By Sarah Buckley
BBC News Online
An elderly American's court martial in Japan has finally shed light on one of the Cold War's most intriguing mysteries.
Jenkins went to North Korea in 1965
It had never been clear how US army sergeant Charles Robert Jenkins ended up in North Korea, and how he went on to live there for nearly 40 years.
But now he has admitted to the military court that, as a 24-year-old on duty in South Korea, he went to the North out of fear, trying to avoid service on the Korean border or in Vietnam.
"I started to fear something for myself, but I started to
fear even more that I might cause other soldiers to be
killed," he told the court.
Charles Robert Jenkins, now 64, disappeared on 5 January 1965, when he was serving in South Korea to help guard the armistice which ended the 1950-53 Korean War.
He was leading a patrol near the Korean Demilitarized Zone (DMZ), when he told his platoon he was going to investigate a noise. He never came back.
Snatched in the '70s and '80s
Used as cultural trainers for N Korean spies
Five allowed home in 2002
Five children now freed from N Korea
Eight said to be dead, others missing
In court on Wednesday he told how he had feared he would be sent to more dangerous duty on the DMZ between the two Koreas, or worse, in Vietnam, and decided to set off for North Korea.
In frequently tearful testimony, he said he had planned to ask the North to send him to the Soviet Union, where he would seek amnesty at the US embassy, but that his plans did not work out.
Instead, he was subjected to sometimes brutal treatment in North Korea, where he was forced to teach English and to appear in propaganda films.
He told the court he frequently wanted to die.
But he said his misery was alleviated when he met and fell in love with a Japanese nurse, Hitomi Soga, who he was asked to teach English.
In an interview with the Hong Kong-based magazine Far East Economic Review (Feer) earlier this year, he said they were drawn together by their hatred of the North Korean regime.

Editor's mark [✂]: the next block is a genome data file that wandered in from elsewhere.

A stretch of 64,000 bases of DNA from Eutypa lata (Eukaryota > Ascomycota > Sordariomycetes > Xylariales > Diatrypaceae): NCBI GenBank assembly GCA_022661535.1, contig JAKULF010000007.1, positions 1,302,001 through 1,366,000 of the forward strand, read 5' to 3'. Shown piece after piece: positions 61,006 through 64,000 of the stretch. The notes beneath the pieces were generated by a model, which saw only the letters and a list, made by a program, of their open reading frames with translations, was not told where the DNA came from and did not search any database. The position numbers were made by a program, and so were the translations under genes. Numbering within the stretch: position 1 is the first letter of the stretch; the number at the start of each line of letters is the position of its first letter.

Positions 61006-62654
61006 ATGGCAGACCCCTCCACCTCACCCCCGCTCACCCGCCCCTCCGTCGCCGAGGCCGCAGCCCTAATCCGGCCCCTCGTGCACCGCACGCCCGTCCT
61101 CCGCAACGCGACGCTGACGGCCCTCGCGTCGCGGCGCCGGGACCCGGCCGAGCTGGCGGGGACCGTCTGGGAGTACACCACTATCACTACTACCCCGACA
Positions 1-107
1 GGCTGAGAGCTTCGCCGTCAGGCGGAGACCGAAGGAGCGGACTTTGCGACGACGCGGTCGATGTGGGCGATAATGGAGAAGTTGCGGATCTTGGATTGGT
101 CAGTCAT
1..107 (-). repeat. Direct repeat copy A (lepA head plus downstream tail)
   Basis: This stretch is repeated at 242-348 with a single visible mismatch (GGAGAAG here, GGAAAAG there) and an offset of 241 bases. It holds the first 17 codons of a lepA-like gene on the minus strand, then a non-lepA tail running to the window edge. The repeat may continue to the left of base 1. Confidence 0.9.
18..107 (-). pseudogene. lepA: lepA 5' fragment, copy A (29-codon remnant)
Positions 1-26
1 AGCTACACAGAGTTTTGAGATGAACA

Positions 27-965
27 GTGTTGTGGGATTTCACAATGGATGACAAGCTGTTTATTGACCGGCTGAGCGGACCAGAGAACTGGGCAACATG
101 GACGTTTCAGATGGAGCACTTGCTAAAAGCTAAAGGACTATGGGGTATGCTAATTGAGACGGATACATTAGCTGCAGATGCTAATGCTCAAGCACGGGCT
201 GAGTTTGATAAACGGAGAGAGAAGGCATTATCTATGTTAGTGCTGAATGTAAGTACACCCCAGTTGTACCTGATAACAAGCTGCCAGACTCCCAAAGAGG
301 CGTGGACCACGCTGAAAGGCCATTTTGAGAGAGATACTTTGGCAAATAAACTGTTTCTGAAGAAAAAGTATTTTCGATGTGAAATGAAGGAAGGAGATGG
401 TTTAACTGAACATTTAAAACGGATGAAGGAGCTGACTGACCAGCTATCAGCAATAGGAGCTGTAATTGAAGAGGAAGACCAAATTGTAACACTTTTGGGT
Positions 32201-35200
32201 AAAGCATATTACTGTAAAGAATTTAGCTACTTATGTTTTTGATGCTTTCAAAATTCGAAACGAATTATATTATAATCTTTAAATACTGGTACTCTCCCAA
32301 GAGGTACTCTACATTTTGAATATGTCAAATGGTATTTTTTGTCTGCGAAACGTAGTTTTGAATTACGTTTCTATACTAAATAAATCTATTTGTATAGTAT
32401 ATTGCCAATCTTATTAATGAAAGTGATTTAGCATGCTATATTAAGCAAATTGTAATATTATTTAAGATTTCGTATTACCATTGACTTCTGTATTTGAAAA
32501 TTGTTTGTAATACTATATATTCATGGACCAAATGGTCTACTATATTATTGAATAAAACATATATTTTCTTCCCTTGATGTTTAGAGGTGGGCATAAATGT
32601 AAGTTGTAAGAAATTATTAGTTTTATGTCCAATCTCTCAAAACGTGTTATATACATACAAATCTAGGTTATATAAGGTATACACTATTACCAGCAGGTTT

"There was no-one in the village I lived in that thought that she would ever marry me," because of the age difference, he said. He is 19 years her senior.
Mr Jenkins and his daughters did not see Hitomi for 21 months
"But after meeting her, 38 days later we were married. My wife and I because very close as far as love because she hated the [North] Korean government as well as I, so her and I joined hands in marriage on 8 August, 1980. From that time on we lived very, very happy," he told the magazine.
What makes Jenkins' circumstances all the more unusual is that his wife also has an extraordinary story to tell.
Hitomi Soga had been kidnapped by North Korean agents in Japan in 1978 in order to help train North Korean spies in Japanese language and customs.
In October 2002, the Japanese Government arranged for Ms Soga, and four other kidnap victims, to visit their home country for the first time since their abduction, after Pyongyang admitted it was holding them.
The homecoming was supposed to be brief, but Tokyo never allowed the five to return, and went on to campaign for their families to join them.
In May 2004, Japanese Prime Minister Junichiro Koizumi went to North Korea to collect the abductees' family members.
But Jenkins stayed behind with the couple's two daughters, apparently fearing arrest by the Japanese authorities on behalf of the US.
Pyongyang later allowed him to travel to Indonesia, which does not have an extradition treaty with the US, where he and his wife held an emotional reunion on 9 July.
A few days later the family left for Tokyo where Jenkins received urgent medical treatment. He is reported to have been treated for a panic disorder and an infection from a prostrate operation carried out in North Korea.
After several weeks in hospital, Jenkins finally gave himself up to the US military authorities stationed in Japan.
The Pentagon charged Jenkins with desertion and five other related charges under the Uniform Code of Military Justice.
Jenkins has obviously had an extremely traumatic experience, and on top of that, now faces a 30-day prison sentence. But once that has been served, he may eventually find peace.
It is thought likely that he will be allowed to settle in Japan with his wife and children.